Brands that sell to retailers and other resellers might benefit from establishing a MAP strategy that encourages pricing uniformity. Businesses are increasingly using online channels to protect their reputations as the number of online channels grows.
Here’s all you need to know about developing a successful minimum advertised price policy for your company.
What exactly is a MAP policy?
MAP is an abbreviation for Minimum Advertised Price Policy. Brands develop MAP rules to define the lowest price at which merchants can display their items. Brands frequently establish minimum advertised prices at a level that allows merchants to earn a reasonable profit.
However, brands should be aware that this restriction only applies to state pricing. This implies that shops can sell items at prices lower than the MAP policy. However, they are unable to offer a cheaper price in ads or online listings.
MAP violation monitoring strategies are designed to level the playing field for retailers looking to increase volume or margins without devaluing the brand’s product through price wars.
With the developing e-commerce sector, there are an increasing number of third-party marketplaces online, and your items may be offered by thousands of merchants and resellers worldwide, some of whom brands may be unaware of.
This makes it critical for companies to have insight into overall reseller rates and if they are in line with their MAP pricing. Products supplied at prices lower than the Minimum Advertised Price might have an impact on a brand’s business. It also harms the brand and, in most circumstances, reduces their earnings.
Is it necessary to sign MAP policies?
The straightforward response is “no.” A Minimum Advertised Price Policy is not executed; rather, a MAP Agreement is. This may appear insignificant, but it is not. A signature represents an agreement, and agreements, by definition, may be discussed and altered. A policy, however, cannot.
A policy is a one-sided assertion of fact. It is unchangeable. Another factor to consider is that, while federal policies and agreements are subject to the rule of reason, several states restrict MAP agreements. Do your research and consult with your attorney about this.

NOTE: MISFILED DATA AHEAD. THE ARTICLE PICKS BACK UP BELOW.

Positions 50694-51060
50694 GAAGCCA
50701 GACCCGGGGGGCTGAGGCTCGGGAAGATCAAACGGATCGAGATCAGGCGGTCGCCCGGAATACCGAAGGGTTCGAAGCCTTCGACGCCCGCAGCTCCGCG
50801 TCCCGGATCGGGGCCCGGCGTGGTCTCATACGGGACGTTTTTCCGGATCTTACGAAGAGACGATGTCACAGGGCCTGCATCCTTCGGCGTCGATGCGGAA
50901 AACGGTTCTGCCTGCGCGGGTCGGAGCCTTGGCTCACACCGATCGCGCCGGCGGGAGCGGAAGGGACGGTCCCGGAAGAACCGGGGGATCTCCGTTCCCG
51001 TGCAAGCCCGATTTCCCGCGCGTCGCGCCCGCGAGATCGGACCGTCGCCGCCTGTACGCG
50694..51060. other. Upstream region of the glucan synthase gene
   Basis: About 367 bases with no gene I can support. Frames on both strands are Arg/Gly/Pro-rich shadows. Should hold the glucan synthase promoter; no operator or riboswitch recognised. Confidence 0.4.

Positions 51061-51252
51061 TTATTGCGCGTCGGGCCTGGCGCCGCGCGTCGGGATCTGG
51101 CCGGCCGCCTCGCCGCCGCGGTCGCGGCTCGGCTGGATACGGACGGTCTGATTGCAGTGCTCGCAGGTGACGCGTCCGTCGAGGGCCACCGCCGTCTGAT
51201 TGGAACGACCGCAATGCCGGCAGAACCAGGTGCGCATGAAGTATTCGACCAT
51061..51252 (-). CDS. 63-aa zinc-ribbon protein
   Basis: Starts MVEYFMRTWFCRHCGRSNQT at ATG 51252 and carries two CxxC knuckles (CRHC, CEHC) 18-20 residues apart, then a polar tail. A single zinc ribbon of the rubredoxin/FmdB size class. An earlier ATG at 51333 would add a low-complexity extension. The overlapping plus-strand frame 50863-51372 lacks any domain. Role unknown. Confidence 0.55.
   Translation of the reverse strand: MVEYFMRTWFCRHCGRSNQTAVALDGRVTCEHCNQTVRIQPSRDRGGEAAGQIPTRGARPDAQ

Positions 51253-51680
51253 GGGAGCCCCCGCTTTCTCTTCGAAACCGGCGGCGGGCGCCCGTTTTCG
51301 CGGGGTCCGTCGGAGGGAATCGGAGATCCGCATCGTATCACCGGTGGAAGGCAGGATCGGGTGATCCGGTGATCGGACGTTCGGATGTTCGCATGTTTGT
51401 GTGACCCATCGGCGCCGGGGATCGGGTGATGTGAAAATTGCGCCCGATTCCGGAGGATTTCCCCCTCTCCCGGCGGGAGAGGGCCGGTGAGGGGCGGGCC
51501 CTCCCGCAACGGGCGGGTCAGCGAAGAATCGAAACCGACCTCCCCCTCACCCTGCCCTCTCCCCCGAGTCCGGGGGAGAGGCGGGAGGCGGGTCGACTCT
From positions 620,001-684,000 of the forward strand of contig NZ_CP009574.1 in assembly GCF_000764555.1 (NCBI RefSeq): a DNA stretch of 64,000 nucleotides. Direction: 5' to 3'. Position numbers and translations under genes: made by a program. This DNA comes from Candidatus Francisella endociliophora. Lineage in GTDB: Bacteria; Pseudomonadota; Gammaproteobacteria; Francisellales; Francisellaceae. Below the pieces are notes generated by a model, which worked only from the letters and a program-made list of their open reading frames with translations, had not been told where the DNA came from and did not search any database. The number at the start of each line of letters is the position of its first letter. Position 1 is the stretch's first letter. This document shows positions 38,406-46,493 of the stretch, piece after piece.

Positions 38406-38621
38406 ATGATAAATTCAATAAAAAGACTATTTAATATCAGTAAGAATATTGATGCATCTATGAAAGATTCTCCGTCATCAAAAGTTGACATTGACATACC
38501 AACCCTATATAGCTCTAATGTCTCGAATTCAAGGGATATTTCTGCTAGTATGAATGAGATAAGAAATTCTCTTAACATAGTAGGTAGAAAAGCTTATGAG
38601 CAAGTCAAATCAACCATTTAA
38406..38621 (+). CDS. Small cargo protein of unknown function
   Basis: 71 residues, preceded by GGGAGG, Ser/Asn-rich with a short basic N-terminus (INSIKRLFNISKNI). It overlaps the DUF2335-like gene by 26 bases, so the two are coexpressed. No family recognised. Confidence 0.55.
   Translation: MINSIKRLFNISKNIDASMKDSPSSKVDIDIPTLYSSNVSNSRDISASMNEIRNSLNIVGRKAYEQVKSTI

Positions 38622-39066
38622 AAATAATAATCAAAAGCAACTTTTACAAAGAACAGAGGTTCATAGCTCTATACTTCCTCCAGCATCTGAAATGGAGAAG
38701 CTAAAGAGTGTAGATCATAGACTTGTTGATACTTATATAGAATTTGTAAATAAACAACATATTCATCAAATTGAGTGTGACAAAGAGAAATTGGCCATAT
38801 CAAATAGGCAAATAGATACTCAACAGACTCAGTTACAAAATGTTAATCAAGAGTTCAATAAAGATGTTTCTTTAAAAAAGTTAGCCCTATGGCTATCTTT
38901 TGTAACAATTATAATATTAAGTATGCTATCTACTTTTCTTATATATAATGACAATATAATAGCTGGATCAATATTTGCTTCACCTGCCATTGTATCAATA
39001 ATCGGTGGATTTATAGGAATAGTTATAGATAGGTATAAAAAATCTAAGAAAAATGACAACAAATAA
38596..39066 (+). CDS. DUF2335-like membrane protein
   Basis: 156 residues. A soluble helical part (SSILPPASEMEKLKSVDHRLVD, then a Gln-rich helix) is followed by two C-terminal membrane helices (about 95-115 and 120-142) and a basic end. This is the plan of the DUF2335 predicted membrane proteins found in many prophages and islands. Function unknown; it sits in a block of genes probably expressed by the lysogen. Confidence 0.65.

Considerations for Developing a MAP Policy
A successful MAP policy should be simple to implement and comprehend. Creating and executing a MAPP is a lengthy process that should be undertaken in conjunction with a lawyer. It should at the very least address the following three crucial points:
- Why is the company implementing a MAP Policy? Describe the value proposition of the brand and what it is attempting to defend.
- What exactly are MAP Policy Violation and map violators? Do easily determine if it is the listing price, the listing price plus delivery, or something else.
- What is the consequence of breaching map solutions? There must be repercussions for continuing noncompliance. What is the brand at ease doing?
Without a Minimum Advertised Price Policy, businesses may offer items at cheap prices in order to enhance in-store foot traffic, increase online traffic, or clear out stock.
Competition for a spot on the digital shelf may be especially fierce on marketplaces like Amazon. Some sellers may be tempted to offer a brand’s items at a low price – or even at a loss – in order to garner favorable feedback, win the ‘Buy Box,’ and increase their sales volume.
If this happens frequently enough, it might reduce the value of a brand or product in the eyes of customers. This may be disastrous for premium businesses and high-end product lines.
As a result, it is critical for companies to maintain some control over their minimum stated price.